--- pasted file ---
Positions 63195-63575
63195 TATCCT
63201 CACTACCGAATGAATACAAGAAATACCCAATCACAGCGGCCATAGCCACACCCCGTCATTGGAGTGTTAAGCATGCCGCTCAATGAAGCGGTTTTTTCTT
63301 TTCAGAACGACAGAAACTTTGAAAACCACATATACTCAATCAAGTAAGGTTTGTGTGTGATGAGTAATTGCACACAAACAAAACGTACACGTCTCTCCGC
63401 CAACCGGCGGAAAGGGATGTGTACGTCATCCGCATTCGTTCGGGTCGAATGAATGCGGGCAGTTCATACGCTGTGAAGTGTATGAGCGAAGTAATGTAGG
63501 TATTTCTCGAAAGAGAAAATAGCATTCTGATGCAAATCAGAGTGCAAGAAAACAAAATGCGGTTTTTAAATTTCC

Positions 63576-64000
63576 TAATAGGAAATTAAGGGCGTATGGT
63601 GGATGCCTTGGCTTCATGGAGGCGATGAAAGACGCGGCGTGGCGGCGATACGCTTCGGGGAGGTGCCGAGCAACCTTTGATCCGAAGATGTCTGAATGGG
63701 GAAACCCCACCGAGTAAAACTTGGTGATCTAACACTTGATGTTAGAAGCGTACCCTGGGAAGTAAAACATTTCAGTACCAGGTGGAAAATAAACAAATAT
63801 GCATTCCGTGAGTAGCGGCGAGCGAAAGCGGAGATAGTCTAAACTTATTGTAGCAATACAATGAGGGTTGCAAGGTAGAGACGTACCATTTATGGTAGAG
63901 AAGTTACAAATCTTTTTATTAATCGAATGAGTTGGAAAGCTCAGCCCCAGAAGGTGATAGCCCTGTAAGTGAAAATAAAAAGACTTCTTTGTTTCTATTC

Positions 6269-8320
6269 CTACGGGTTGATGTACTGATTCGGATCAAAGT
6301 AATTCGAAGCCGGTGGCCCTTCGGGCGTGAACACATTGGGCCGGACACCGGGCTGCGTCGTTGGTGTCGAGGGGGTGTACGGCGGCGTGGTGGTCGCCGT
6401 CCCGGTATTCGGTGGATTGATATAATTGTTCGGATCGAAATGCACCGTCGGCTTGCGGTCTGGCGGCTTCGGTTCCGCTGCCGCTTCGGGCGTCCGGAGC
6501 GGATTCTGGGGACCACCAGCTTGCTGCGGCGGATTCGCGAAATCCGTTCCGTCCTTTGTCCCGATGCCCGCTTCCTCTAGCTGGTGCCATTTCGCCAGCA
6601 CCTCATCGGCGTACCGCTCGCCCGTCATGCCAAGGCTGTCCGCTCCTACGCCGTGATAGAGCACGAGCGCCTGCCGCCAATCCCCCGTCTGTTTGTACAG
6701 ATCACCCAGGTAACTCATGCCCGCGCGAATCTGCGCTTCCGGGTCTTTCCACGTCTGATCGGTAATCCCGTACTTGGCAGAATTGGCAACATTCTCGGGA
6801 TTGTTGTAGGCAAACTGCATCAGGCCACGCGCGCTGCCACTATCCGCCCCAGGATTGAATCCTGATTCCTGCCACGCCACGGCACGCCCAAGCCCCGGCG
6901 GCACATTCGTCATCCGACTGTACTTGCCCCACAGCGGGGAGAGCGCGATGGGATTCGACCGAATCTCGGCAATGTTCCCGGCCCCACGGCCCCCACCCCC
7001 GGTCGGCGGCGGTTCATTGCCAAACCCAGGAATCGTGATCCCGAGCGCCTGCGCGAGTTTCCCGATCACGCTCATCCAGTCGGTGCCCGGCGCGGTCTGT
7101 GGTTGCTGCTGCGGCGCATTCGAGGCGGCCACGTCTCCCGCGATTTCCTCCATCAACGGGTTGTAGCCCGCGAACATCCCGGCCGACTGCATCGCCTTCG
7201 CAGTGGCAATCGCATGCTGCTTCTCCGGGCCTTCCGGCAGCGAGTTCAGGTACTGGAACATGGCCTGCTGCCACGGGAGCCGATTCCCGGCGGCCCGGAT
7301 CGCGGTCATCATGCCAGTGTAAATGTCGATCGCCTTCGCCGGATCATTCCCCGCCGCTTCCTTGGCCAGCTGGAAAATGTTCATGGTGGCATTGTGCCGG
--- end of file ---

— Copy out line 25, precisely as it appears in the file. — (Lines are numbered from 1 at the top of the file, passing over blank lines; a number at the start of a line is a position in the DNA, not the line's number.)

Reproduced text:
7301 CGCGGTCATCATGCCAGTGTAAATGTCGATCGCCTTCGCCGGATCATTCCCCGCCGCTTCCTTGGCCAGCTGGAAAATGTTCATGGTGGCATTGTGCCGG